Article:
James Scott describes in his book that when we started intensifying our food production thousands of years ago, we lost an encyclopaedia of knowledge based on living with and from nature. In the same vein, traditional knowledge of agriculture has been eroding since the mid twentieth century, with intensification brought on by machinery and chemicals, like the Dutch dairy farmers who lost most of their folk knowledge about plants and the ‘old’ cattle diseases.

While the challenges are rising, it is fortunate that the 21st century humans are able to learn from each other’s experiences at a scale and speed unseen in history. Dutch dairy farmers are not the only ones to have lost traditional knowledge. It has happened across the globe, and more efforts are needed to help make such worthwhile initiatives of knowledge-sharing go viral (as a matter of speaking).

Credit

Katrien van ‘t Hooft kindly reviewed earlier drafts of this blog and provided photographs.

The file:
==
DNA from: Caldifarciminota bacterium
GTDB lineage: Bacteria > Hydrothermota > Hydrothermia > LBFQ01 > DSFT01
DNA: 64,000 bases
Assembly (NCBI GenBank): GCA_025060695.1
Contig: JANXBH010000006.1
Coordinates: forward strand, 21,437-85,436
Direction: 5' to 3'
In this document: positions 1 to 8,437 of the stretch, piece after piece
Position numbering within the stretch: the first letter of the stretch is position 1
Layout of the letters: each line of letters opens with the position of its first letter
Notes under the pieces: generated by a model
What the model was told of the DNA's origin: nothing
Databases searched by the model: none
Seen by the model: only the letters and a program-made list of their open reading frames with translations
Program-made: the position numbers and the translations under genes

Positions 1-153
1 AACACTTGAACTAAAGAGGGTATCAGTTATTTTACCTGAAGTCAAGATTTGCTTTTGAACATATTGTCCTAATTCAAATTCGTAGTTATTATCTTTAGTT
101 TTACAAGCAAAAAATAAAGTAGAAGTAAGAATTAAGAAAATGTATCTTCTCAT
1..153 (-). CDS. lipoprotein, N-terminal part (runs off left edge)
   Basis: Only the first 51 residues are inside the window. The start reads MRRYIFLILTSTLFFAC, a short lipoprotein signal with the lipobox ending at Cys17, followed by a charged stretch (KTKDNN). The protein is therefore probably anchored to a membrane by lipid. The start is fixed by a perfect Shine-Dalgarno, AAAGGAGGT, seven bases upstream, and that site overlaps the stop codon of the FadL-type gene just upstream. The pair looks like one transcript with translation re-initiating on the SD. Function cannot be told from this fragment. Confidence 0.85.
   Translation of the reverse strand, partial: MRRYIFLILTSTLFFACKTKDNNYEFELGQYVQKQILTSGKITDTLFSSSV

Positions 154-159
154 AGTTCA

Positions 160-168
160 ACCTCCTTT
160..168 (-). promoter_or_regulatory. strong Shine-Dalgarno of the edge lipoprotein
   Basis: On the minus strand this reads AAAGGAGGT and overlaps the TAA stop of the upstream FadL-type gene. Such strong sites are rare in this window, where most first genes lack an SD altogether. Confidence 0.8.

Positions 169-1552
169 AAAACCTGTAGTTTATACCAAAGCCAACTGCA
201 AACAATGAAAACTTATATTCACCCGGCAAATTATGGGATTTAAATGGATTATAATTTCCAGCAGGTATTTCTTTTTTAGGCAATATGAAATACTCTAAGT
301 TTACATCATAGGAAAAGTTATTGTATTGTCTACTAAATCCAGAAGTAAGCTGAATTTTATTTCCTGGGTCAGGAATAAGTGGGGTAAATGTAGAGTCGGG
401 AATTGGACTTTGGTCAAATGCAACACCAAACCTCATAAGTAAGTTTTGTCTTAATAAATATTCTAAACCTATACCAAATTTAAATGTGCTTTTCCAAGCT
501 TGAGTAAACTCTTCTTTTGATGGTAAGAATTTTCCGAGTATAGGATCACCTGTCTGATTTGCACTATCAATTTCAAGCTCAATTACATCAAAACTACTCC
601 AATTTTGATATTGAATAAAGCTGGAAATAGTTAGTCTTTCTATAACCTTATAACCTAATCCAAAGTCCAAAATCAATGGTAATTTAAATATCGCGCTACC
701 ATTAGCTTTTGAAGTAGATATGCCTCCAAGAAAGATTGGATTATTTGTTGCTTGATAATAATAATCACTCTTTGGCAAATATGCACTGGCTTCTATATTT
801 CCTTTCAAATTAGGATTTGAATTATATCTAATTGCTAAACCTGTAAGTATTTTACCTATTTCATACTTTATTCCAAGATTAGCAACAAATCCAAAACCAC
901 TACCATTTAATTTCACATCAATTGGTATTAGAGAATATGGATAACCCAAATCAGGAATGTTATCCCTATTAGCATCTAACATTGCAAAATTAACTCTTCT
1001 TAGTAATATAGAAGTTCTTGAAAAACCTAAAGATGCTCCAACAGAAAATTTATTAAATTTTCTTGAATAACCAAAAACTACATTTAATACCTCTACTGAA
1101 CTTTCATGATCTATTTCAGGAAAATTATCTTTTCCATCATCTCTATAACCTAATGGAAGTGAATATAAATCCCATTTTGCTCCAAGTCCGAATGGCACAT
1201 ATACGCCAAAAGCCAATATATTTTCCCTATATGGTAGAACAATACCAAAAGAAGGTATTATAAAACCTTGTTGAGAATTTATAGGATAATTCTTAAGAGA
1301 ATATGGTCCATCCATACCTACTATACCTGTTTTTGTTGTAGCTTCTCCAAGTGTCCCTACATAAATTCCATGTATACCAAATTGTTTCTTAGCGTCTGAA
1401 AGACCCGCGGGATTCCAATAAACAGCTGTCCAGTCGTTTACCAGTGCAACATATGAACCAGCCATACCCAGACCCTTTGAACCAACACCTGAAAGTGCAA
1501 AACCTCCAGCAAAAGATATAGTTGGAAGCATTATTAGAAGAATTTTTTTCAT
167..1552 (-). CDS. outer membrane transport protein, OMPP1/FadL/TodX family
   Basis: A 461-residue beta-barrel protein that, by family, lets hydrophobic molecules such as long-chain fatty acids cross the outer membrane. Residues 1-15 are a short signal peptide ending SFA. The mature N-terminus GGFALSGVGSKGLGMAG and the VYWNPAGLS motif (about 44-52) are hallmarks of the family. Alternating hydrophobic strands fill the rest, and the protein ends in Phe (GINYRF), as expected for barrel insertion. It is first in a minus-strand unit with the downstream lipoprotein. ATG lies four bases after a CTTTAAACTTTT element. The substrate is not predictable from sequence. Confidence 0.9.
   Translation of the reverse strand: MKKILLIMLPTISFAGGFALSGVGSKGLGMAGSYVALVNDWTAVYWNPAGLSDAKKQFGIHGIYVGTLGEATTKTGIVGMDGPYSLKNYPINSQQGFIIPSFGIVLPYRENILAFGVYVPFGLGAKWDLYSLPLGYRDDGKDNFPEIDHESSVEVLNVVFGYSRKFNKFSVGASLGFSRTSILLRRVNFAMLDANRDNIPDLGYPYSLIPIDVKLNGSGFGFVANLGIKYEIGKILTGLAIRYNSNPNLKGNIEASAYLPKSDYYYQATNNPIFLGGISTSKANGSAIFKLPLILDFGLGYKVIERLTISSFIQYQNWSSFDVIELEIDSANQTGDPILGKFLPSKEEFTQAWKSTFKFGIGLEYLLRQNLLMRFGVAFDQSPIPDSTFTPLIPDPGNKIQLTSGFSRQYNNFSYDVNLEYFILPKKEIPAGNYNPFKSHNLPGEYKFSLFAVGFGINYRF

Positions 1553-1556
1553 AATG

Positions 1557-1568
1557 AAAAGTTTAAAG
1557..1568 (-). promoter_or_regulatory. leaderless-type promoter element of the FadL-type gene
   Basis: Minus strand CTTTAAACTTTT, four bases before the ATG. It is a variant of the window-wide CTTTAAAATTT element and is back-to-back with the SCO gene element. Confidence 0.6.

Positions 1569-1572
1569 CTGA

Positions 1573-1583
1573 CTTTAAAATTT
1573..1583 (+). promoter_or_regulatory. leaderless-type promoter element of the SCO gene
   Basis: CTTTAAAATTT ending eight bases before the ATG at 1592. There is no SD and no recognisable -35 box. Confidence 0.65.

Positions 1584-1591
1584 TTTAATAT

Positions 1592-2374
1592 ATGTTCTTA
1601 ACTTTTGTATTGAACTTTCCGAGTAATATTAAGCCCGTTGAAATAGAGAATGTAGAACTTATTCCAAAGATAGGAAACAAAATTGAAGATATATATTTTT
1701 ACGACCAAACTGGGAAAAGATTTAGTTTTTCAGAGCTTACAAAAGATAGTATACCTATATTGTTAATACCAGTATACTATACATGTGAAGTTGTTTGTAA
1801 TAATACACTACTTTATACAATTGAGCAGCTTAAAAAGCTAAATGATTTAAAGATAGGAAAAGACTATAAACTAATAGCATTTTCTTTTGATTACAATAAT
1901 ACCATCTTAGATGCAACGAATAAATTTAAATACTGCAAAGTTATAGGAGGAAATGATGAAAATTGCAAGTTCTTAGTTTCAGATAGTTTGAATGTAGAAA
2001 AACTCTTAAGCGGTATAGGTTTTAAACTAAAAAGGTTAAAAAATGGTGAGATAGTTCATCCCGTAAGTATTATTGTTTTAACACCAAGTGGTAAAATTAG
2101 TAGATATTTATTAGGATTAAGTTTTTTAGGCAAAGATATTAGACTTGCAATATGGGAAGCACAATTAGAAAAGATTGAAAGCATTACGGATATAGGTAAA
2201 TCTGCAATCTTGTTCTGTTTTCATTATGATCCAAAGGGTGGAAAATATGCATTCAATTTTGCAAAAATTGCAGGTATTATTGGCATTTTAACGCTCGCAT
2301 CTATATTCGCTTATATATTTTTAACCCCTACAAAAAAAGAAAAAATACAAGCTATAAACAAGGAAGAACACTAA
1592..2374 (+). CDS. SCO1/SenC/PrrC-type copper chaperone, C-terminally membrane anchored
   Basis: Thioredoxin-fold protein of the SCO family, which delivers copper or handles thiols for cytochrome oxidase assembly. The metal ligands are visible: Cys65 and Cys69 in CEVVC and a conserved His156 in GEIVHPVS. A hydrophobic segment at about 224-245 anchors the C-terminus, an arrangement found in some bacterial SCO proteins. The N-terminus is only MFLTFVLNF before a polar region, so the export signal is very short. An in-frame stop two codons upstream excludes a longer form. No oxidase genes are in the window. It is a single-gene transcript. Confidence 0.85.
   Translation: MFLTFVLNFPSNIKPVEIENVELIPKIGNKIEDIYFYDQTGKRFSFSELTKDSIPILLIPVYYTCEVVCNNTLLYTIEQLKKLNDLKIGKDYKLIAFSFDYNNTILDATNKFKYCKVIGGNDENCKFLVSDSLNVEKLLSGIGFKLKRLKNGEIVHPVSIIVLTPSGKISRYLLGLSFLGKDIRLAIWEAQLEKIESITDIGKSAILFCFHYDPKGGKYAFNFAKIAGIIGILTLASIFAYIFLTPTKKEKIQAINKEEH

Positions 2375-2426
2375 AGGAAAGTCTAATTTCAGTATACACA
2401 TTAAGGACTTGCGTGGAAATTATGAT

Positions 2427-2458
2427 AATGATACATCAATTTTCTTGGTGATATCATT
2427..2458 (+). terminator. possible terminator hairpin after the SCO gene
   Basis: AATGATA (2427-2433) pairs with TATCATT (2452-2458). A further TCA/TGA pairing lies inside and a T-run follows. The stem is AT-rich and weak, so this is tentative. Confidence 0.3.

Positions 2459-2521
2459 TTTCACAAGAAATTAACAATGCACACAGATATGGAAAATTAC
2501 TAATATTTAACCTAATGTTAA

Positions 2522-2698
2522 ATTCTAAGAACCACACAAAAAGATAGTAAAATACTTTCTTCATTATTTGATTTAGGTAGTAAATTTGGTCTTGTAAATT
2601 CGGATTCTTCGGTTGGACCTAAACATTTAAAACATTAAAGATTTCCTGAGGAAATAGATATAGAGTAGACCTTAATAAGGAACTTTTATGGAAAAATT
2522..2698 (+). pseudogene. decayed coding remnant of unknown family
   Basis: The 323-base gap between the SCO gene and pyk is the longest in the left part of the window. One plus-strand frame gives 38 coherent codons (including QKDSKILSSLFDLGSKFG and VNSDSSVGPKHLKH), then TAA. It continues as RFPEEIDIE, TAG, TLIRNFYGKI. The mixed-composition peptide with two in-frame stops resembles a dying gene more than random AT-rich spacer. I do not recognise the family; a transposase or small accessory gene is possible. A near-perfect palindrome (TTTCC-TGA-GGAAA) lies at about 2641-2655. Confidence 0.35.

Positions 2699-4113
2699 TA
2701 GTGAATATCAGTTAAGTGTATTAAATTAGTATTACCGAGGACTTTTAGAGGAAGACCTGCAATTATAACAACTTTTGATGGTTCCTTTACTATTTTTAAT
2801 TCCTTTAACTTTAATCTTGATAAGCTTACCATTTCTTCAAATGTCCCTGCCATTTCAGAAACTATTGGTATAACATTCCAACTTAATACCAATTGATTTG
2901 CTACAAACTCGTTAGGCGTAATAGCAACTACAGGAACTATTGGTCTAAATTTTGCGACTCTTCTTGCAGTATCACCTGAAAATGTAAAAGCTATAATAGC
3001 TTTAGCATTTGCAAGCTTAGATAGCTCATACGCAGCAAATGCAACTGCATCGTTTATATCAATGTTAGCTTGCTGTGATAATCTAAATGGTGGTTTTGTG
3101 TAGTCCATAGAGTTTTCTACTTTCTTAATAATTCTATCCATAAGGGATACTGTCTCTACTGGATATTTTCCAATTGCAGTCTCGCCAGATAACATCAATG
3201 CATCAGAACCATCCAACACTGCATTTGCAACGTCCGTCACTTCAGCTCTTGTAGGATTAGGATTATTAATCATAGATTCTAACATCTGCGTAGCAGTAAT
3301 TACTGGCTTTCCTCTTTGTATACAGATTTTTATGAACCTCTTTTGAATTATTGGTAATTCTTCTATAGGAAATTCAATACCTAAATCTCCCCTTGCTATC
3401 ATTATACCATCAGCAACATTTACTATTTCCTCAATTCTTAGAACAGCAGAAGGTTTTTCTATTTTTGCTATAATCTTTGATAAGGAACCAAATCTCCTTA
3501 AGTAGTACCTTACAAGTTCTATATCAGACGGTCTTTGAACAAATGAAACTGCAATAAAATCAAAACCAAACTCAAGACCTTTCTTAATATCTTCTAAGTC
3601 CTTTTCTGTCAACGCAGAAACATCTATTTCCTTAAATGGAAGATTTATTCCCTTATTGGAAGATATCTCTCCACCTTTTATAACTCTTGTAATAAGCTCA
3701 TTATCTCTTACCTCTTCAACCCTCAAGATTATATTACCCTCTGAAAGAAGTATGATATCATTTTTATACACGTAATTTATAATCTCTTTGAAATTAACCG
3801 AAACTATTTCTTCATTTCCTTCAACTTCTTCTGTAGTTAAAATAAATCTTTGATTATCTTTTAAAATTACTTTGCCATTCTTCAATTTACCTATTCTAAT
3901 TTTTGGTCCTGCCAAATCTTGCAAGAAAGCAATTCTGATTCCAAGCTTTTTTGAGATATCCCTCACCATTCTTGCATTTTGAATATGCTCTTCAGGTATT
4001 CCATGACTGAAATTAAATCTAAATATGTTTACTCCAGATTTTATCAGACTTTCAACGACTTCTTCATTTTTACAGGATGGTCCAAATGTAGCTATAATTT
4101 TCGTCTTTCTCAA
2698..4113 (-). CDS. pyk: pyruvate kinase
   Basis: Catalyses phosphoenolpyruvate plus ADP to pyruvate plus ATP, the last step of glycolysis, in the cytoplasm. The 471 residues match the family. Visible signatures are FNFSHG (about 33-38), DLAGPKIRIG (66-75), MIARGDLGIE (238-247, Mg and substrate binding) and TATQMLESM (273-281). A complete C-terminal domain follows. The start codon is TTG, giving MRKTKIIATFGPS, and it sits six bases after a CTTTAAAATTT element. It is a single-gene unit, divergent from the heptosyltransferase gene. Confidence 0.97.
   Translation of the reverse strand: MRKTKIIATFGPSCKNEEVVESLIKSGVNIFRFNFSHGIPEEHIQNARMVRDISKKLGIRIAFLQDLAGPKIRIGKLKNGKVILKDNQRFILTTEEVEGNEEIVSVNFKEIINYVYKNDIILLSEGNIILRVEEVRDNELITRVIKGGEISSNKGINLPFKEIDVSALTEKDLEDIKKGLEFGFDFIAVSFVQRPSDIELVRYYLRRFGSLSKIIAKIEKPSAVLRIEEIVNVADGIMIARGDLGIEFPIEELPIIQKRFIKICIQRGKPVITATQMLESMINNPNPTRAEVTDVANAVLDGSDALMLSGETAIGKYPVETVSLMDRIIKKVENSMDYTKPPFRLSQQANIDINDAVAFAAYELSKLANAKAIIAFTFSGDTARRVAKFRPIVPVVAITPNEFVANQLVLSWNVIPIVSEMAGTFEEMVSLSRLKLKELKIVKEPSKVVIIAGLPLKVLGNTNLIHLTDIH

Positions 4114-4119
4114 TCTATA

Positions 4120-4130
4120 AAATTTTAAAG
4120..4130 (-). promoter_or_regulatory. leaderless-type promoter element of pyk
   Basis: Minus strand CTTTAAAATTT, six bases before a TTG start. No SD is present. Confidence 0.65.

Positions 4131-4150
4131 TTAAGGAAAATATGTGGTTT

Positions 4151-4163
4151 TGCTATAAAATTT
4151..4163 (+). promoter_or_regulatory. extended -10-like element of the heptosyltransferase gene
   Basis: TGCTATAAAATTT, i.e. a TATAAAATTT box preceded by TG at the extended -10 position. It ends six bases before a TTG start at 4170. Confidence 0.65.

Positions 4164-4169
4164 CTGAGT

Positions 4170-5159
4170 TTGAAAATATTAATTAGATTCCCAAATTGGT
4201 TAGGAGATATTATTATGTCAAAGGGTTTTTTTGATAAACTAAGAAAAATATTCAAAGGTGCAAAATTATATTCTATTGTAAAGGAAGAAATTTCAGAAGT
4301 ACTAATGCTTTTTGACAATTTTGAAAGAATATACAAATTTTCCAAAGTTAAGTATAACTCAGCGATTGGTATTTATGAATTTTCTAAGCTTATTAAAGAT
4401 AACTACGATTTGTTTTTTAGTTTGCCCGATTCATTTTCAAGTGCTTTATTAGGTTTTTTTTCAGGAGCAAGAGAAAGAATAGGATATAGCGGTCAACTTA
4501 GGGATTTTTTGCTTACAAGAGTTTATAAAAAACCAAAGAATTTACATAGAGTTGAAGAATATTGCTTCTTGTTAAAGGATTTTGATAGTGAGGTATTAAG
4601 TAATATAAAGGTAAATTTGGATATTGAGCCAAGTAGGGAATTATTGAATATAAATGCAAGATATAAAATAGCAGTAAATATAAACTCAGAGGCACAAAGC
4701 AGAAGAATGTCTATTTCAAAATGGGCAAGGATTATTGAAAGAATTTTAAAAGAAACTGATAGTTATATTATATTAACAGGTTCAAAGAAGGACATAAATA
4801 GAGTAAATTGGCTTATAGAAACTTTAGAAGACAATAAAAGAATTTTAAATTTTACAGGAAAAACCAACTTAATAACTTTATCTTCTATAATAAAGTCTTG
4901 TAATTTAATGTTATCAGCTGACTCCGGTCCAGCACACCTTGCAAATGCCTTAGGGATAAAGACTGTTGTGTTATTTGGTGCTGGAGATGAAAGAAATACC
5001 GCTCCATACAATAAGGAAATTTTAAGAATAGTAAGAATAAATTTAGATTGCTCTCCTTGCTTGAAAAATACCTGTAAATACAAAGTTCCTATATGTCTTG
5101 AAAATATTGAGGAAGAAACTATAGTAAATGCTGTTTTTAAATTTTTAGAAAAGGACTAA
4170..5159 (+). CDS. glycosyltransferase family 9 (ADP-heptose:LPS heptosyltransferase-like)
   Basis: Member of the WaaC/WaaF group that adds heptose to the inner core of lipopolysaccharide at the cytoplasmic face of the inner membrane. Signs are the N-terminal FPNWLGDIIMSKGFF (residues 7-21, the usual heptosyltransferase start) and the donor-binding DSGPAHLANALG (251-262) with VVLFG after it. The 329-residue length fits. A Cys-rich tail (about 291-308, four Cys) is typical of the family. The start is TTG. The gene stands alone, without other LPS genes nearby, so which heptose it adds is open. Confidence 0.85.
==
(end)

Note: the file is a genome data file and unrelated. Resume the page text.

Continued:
Related Agro-Insight blogs

Veterinarians and traditional animal health care

Watching videos to become a dairy expert

Trying it yourself

Stuck in the middle

Kicking the antibiotic habit

Why people drink cow’s milk

Big chicken, little chicken

Further information

James C. Scott. 2017. Against The Grain: A Deep History of the Earliest States. New Haven: Yale University Press, pp. 312.

The Foundation for Natural Livestock Farming. https://www.naturallivestockfarming.com/

Dutch Farm Experience – Lessons learnt in Dutch Dairy Farming https://www.dutchfarmexperience.com/

Groen Kennisnet wiki: Herbs and herbal medicines for livestock (in Dutch) https://wiki.groenkennisnet.nl/display/KGM/Kruiden+voor+landbouwhuisdieren

https://www.natuurlijkeveehouderij.nl/kennisbank/

Watch Access Agriculture videos on herbal medicine in animal healthcare

Keeping sheep healthy

Deworming goats and sheep with herbal medicines